The 11 big and not-so-big names granted clemency by Trump
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The 11 big and not-so-big names granted clemency by Trump

Government officials, businessmen, an NFL owner, drug offenders: An overview of the 7 pardons and 4 commutations issued by US president

Former Illinois Gov. Rod Blagojevich, with his wife Patti at his side, speaks to the media in Chicago before reporting to federal prison in Denver, March 14, 2012. (AP Photo/M. Spencer Green, File)
Former Illinois Gov. Rod Blagojevich, with his wife Patti at his side, speaks to the media in Chicago before reporting to federal prison in Denver, March 14, 2012. (AP Photo/M. Spencer Green, File)

Some were big names that grabbed national headlines, while others were lesser-known but also faced serious charges and prison time.

Here is a look at who was granted clemency Tuesday by US President Donald Trump and an overview of their criminal cases:

The pardons

Edward DeBartolo, Jr. was the owner of the San Francisco 49ers when the team won five Super Bowls in the 1980s and 1990s. In 1998, he pleaded guilty to failing to report a felony when he paid $400,000 to Louisiana Governor Edwin Edwards in exchange for a riverboat gambling license. DeBartolo served probation for his offense, but the crime effectively ended his time as an NFL owner.

Michael Milken was a well-known figure on Wall Street as the head of the junk bonds department at the now-defunct firm Drexel Burnham Lambert. He served two year s in prison in the early 1990s after pleading guilty to violating US securities laws.

Ari Friedler, the CEO of Virginia-based Symplicity Corp., pleaded guilty to hacking his competitors’ computers in 2014. He served two months in prison.

Bernard Kerik, once New York City’s police commissioner, served three years in prison for tax fraud and for making false statements after lying to the George W. Bush White House while being interviewed to serve as Homeland Security secretary.

Former New York City police Commissioner Bernard Kerik stands outside the Federal Court in Washington, June 4, 2009. (AP Photo/Manuel Balce Ceneta, File)

Paul Pogue, founder of a Texas construction company, was given three years’ probation after pleading guilty to filing false income tax statements.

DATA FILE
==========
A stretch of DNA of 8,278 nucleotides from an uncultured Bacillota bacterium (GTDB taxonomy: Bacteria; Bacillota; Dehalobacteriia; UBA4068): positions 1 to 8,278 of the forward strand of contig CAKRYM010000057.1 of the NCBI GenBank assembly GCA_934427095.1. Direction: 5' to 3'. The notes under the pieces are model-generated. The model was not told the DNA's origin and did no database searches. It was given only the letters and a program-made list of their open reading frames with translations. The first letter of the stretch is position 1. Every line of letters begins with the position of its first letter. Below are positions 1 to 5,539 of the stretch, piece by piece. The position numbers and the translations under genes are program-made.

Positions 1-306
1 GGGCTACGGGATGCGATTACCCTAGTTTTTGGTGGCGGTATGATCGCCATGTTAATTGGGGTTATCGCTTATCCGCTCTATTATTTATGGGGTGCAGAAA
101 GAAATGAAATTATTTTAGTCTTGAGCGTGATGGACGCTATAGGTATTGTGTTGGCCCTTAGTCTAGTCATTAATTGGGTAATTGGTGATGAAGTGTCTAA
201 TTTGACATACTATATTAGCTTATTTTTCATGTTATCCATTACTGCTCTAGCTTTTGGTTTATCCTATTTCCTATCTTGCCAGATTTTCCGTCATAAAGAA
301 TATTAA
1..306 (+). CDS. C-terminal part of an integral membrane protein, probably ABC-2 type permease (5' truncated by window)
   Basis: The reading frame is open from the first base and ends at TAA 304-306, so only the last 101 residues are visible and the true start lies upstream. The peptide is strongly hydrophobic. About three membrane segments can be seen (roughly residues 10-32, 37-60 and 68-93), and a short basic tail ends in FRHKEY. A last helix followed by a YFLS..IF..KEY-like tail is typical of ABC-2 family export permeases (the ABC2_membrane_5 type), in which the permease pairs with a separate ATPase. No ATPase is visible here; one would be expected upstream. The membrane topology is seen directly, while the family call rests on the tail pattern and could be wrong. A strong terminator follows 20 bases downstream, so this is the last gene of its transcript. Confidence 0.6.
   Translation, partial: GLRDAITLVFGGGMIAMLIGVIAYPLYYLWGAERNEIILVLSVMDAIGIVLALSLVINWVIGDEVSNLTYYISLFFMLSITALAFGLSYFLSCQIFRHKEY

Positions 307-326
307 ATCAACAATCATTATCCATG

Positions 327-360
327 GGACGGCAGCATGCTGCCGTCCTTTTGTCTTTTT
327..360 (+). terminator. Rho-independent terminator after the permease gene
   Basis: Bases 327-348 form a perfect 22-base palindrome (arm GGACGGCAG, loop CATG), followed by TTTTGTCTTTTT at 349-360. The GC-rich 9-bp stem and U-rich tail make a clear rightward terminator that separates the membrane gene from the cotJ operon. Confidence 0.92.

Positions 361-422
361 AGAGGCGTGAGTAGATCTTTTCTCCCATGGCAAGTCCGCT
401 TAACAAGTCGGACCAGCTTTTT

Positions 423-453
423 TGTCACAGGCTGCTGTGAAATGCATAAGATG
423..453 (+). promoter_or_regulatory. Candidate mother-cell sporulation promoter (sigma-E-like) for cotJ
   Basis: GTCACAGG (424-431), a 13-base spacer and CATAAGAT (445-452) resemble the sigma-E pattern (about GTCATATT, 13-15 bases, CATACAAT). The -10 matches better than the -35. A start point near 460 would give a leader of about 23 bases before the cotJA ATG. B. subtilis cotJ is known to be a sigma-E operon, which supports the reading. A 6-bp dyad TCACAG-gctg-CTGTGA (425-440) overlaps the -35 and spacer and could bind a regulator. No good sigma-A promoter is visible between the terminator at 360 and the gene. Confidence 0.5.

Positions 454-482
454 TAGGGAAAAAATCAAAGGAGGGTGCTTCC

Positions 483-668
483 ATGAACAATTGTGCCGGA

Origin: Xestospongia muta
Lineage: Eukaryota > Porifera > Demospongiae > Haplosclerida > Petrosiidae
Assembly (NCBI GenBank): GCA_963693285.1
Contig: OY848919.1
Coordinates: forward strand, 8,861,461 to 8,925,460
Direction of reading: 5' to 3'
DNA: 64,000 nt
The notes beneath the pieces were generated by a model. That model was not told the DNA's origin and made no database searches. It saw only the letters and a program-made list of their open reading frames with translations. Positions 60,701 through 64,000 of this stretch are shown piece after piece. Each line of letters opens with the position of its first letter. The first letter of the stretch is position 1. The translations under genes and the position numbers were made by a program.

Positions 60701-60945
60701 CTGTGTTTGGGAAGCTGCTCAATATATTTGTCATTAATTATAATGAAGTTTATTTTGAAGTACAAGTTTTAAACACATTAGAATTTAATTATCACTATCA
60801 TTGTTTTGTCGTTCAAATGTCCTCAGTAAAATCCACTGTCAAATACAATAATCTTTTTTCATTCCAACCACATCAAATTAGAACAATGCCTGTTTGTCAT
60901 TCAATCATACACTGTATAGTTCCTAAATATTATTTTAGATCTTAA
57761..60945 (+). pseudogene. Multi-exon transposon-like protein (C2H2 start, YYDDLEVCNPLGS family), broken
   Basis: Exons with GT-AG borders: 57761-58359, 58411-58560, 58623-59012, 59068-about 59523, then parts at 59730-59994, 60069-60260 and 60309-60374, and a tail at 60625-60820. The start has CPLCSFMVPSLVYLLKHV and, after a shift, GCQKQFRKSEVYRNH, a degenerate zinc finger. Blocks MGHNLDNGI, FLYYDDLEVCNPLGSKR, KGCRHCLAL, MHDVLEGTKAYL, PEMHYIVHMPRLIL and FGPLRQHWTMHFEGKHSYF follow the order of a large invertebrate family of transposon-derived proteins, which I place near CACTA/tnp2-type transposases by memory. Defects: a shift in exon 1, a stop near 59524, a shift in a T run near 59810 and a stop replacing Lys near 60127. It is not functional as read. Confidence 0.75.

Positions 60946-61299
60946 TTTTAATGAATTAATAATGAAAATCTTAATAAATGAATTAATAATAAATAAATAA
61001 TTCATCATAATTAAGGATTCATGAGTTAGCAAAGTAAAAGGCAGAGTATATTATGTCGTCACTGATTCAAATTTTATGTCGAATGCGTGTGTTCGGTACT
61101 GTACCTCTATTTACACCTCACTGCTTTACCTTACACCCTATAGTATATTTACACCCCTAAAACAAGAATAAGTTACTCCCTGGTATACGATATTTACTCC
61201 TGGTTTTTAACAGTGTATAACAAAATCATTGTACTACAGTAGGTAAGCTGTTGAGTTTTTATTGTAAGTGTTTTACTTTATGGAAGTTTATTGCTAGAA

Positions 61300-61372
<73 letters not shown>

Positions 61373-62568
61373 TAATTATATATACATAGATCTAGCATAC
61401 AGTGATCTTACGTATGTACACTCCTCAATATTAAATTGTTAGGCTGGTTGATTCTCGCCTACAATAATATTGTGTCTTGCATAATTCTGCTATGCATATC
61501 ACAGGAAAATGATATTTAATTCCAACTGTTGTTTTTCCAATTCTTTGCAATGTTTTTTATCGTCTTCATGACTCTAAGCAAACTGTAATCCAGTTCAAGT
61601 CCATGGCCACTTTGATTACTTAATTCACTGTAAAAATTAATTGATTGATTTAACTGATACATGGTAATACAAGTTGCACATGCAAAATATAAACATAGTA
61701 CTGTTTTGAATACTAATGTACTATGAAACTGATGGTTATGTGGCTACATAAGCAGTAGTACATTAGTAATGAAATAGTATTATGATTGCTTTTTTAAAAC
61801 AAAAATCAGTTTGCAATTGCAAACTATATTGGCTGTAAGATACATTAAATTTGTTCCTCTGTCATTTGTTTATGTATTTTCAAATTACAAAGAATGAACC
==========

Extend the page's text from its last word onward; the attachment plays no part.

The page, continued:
David Safavian, once a high-ranking official at the General Services Administration, was convicted of making false statements and of obstructing an investigation tied to the probe into the activities of disgraced Washington lobbyist Jack Abramoff.

Angela Stanton, a best-selling author and television personality, was sentenced to six months of home confinement for her part in a stolen vehicle ring.

The commutations

Rod Blagojevich, the former Illinois governor, spent more than eight years in prison for his failed attempt to sell the US Senate seat that was made vacant after Barack Obama’s 2008 election sent him to the White House. Blagojevich, after he was impeached and removed from office, appeared on NBC’s “The Apprentice,” a reality TV show hosted by Trump.

Tynice Nichole Hall served nearly 14 years of an 18-year sentence for allowing her Lubbock, Texas, apartment to be used as a stash house.

Crystal Munoz was convicted in 2007 of conspiring to distribute more than 2,200 pounds of marijuana and later sentenced to nearly 20 years in prison. Munoz claimed in court filings that her only role was drawing a map others allegedly used in moving marijuana from Mexico to Texas. She said her lawyer failed to adequately defend her at trial.

Judith Negron had served eight years of a 35-year sentence in a Florida prison for health care fraud, conspiracy and money laundering.

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